Developing a Thesis Statement
Academic writing is driven by a thesis, or
main point, which usually originates in academic inquiry. As
we gather answers, perspectives, and facts from various
sources, we develop our own understanding and opinions about
the issues we are researching. From this new knowledge we
derive a thesis for the paper we are writing. Your thesis is
your contribution to the conversation, your take on the topic.
It is your analysis of a concept or relationship, your
argument for a point of view, your proposal for a solution, your
response to another writer's idea, etc.
A thesis statement is a
sentence (sometimes more than one sentence) that reveals your
essay's main point. Usually placed toward the beginning of
the essay, your thesis statement offers readers a preview of and
direction for the paper. However, if you first want to
build your reasoning in the reader's mind, or you want to narrate
your discovery process, you might choose to delay your thesis
statement until the final paragraphs of your essay.
How Does One Develop a Thesis Statement?
Some writers perform research, develop a
thesis, and then draft their paper. Other writers do
research, draft their paper, and then develop a thesis from what
they have written. Any method can be effective, as long as
you keep an open mind through the process and are willing to revise
your thesis as you explore your topic.
What you don't know will hurt you.
Consider the following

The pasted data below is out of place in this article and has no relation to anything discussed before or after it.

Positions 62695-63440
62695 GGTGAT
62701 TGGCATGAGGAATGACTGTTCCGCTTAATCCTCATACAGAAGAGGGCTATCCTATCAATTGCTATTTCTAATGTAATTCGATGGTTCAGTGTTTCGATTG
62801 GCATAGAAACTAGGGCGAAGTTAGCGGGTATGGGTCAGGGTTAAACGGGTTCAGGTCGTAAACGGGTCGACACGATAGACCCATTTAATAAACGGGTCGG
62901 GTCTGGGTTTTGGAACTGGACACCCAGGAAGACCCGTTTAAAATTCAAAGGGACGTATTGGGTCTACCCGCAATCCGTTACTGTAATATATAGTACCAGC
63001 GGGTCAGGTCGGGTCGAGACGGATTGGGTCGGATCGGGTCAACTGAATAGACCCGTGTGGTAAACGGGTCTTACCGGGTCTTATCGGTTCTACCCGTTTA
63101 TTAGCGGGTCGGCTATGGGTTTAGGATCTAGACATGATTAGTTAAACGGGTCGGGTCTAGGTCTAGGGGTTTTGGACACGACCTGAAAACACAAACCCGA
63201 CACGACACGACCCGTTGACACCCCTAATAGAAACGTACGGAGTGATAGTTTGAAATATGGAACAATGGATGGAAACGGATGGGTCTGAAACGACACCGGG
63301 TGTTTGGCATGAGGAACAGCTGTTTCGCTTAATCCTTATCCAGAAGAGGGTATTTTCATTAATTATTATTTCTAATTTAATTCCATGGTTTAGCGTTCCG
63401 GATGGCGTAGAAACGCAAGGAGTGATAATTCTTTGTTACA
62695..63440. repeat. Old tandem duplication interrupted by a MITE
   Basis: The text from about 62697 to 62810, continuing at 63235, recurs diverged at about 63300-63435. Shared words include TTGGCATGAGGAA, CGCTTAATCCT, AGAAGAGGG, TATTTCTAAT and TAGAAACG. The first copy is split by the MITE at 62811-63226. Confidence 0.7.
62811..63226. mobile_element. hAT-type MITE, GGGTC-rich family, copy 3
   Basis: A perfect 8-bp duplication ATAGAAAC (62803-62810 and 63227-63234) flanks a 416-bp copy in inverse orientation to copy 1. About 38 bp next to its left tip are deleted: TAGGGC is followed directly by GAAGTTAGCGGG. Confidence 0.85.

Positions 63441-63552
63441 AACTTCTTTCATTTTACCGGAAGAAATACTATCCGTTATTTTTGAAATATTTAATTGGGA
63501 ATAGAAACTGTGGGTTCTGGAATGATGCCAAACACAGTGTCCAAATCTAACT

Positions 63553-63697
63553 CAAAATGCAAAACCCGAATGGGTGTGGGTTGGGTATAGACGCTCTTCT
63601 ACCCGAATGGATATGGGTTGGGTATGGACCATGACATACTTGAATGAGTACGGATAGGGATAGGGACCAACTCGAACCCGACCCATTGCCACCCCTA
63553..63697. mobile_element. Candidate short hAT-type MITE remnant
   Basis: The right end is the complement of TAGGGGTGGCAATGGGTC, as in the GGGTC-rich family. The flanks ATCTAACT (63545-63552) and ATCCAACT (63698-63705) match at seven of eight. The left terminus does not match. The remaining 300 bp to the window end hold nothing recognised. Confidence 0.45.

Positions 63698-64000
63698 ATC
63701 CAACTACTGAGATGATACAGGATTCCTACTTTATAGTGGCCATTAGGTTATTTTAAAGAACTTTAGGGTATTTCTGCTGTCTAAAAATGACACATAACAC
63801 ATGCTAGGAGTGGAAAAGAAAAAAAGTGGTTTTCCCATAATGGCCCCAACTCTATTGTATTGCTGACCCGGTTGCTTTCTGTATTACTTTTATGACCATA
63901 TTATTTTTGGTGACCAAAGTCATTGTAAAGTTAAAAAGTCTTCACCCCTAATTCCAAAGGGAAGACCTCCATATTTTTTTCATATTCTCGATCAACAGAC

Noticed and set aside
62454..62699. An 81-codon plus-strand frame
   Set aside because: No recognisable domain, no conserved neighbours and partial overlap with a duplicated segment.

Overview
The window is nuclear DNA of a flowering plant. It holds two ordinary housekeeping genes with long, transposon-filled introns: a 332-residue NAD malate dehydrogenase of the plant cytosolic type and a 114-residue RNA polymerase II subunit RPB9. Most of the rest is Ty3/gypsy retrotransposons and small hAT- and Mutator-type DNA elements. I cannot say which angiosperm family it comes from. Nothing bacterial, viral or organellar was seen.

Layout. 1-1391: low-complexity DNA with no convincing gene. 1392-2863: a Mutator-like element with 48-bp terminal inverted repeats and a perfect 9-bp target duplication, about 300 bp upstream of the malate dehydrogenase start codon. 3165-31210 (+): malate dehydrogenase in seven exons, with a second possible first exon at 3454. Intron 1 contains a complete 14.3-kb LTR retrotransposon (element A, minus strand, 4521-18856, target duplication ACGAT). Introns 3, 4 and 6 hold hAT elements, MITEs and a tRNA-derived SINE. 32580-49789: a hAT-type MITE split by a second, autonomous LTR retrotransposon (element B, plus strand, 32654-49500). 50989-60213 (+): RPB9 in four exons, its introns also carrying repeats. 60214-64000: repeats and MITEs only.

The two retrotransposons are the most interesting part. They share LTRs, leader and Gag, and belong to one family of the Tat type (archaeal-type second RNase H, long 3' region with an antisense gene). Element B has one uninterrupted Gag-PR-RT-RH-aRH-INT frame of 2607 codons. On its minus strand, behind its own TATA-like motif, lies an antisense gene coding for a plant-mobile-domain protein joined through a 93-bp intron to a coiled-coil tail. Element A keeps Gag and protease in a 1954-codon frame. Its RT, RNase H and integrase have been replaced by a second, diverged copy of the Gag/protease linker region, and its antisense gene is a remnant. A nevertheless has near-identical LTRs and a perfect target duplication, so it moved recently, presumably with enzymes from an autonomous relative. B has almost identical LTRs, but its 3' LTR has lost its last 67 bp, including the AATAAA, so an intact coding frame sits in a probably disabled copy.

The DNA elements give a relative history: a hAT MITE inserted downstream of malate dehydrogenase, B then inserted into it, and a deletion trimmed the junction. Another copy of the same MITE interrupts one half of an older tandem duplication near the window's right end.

questions (Hedengren, 2004, pp. 39-40) meant to help you
develop a complete thesis statement:
- What is your topic?
Get to know your topic by researching related events in
history and reading the prominent and not-so-prominent voices that
have weighed in on the conversation. At
some point, you will likely narrow your topic down so your work
relates to what you see these authors saying.
- What is your stance on the
topic? As you develop your understanding,
educate yourself by exploring multiple perspectives.
Look for strengths and
weaknesses in every
- Why do you believe this?
Deliberately challenge the assumptions you
hold. Why? Because to deepen your
understanding (as well as to reach your audience), you need to
scrutinize your own point of view, not just others'. This
helps you refine your stance as well as explain it to your audience
in their terms.
- Why would someone disagree with
this? Pay equal attention to sources you
agree with and those you disagree with -- including sources that
encourage you to ask yourself the really tough questions.
As you engage in honest, thorough inquiry, you
will uncover new truths, revise and hone your stance, and make your
work ethical and meaningful.
When you have answers to the four questions
above, you can use them to draft a tentative thesis statement.
For example --
. . . [possible disagreement] . . . , I believe .
. . [your stance] . . . because . . .
[reasons] . . . .
Though a complete thesis makes use of all of
these elements, the elements may appear in your thesis statement in
a different order or be implied rather than stated. As you
continue the inquiry process throughout your project, you
will revise your statement to meet your needs.
Hedengren, B. F. (2004). A TA's
guide to teaching writing in all disciplines. New York: